In many cases, then, when it comes to registration and tax in the US, a smaller car is indeed cheaper.
The same result seems to occur in other countries around the world, too.
Maintenance & Repairs
Smaller cars don’t automatically have cheaper components and maintenance costs, especially if the smaller vehicle comes from a luxury brand like Mercedes-Benz or BMW.
The fact is that components from luxury brands cost more, as does the labor of OEM (Original Equipment Manufacturer) dealership technicians.
A well-maintained Toyota Camry will be cheaper to look after than a smaller Mercedes-Benz A-Class, for example.
Repair costs as a part of overall maintenance generally refer to those more unexpected costs for repairs that are needed.
These are also not influenced as greatly by size as they are by brand.
Certain car brands like Toyota, Honda, and Nissan are much more reliable than Ford or Chevrolet.
Even a larger vehicle from the former three brands could be cheaper to maintain and repair overall than a smaller car from the latter two brands.
Car accessories are similarly affected more by brand rather than brand.
The huge range of available accessories, with many crossing boundaries of compatibility between smaller and larger cars, is limited only by what OEMs imagine and discover that people want.
Overall, you might suppose that accessories for larger cars are more likely to cost more since they are larger in size, but brand name plays a much bigger part.
Audi and Mercedes-Benz accessories are, for instance, generally more expensive than accessories for Dacia or Ford cars.
Tires on smaller cars naturally cost less because they are smaller and require less raw material to produce.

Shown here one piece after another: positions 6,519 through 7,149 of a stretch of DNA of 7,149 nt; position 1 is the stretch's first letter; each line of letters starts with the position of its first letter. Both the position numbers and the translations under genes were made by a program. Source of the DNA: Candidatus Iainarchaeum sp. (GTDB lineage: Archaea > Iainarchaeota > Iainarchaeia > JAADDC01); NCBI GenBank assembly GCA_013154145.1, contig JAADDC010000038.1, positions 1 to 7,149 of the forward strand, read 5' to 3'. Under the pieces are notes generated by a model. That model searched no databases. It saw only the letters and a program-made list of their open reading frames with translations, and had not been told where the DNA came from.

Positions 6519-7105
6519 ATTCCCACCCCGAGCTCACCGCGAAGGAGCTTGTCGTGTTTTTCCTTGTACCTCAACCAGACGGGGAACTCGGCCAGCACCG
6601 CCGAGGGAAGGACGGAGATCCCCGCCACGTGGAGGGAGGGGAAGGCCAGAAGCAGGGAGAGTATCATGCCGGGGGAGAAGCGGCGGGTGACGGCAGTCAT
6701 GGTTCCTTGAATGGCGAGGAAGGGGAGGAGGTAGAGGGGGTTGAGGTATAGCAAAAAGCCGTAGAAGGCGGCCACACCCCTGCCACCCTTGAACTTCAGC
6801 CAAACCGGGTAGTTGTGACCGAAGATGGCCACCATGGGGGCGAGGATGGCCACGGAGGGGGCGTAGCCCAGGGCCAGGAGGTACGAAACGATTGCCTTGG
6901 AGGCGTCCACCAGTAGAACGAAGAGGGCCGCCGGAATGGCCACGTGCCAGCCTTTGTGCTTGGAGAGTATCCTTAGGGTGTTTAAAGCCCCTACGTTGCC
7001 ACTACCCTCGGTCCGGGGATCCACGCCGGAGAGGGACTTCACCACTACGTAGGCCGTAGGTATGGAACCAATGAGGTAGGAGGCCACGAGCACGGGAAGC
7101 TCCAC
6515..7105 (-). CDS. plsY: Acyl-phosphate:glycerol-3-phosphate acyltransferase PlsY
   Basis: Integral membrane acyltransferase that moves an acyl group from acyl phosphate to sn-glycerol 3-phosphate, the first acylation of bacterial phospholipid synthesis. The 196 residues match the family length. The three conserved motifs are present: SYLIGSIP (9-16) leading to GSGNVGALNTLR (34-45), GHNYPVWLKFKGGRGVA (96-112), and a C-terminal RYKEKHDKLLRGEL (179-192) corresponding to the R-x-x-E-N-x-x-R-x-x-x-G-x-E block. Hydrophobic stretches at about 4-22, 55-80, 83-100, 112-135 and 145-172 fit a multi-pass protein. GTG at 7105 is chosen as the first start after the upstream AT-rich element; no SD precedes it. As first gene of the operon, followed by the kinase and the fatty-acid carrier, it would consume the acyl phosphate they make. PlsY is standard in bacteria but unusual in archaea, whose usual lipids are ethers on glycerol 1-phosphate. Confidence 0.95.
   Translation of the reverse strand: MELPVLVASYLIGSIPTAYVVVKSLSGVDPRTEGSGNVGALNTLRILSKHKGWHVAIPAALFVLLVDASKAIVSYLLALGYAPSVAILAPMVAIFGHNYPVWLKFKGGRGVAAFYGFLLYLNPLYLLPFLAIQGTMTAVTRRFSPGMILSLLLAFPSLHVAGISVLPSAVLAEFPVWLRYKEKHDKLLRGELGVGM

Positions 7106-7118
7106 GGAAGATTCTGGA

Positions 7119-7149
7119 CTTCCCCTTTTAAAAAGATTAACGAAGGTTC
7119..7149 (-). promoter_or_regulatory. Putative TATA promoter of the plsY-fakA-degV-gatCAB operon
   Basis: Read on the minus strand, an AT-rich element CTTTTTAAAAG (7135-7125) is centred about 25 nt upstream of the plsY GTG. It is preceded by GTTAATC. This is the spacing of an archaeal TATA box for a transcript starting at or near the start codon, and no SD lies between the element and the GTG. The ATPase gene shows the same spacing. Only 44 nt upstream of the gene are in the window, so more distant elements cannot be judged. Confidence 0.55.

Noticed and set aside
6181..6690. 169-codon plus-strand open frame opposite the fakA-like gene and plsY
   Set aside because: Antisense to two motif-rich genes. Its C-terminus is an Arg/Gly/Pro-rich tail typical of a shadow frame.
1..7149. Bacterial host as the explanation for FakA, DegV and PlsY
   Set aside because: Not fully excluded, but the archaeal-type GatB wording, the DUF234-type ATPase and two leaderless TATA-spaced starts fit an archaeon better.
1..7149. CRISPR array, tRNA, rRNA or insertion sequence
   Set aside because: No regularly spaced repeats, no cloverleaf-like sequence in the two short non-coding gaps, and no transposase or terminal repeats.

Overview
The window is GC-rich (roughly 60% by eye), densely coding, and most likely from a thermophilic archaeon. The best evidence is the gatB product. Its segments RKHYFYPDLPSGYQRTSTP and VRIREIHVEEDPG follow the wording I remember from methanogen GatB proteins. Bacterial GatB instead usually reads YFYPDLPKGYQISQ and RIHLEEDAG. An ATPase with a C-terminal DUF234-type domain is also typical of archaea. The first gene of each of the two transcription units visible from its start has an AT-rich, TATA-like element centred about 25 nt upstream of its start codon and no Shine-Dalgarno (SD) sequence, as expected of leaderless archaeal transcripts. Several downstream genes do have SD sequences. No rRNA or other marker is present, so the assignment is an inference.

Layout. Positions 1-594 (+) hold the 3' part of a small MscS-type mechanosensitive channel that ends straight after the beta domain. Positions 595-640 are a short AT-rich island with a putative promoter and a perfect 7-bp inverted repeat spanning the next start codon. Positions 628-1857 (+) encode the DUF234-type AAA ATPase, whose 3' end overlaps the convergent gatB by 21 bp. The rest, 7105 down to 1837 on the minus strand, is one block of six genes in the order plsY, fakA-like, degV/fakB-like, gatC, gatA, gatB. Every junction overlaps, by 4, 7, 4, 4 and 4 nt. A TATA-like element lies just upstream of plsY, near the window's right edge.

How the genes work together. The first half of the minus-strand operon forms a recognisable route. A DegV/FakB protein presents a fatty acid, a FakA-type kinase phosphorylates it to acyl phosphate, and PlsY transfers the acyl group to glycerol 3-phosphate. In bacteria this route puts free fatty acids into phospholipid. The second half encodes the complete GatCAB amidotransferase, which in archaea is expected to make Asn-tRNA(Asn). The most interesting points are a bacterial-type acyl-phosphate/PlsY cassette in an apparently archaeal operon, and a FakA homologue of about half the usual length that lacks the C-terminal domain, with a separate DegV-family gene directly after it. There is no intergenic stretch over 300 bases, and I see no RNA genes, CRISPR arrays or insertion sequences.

The average small car comes with wheels of just 14-16 inches, for instance, whereas larger cars like SUVs and full-size sedans ride on wheels of 17-21 inches.
The additional rubber and wheel rim materials cost more. The gap in tires can be closed somewhat depending on the brand of tires that you purchase.
Larger generic tires on a sedan car could cost overall more than a set of Bridgestone or Pirelli tires would on a smaller performance car.
Once again, however, these would be exceptions to the rule rather than part of the rule. Bigger cars require bigger tires for more traction, and that generally means a greater cost.
In the realm of tires, a smaller car is definitely cheaper.
People might look to smaller and larger cars and automatically consider the smaller cars to be cheaper.
They generally get better gas mileage ratings, don’t they? That’s true, but they also have smaller gas tanks than larger cars.
Does the larger tank in a full-size sedan make up for the difference in gas mileage?
If we look first at gas mileage, then smaller cars generally do better. The only way that larger cars do better than smaller ones is when they are hybrid versions.
Hybrid sedans can get up to 50mpg or more, especially Japanese-brand models. Let’s do a closer comparison.
A Volkswagen Golf can cover a total range of 475 miles on one tank of gas if we take combined fuel consumption of 36mpg as a standard.
Its tank capacity is 13.2 gallons. It consumes approximately 3.1 gallons of gas per 100 miles.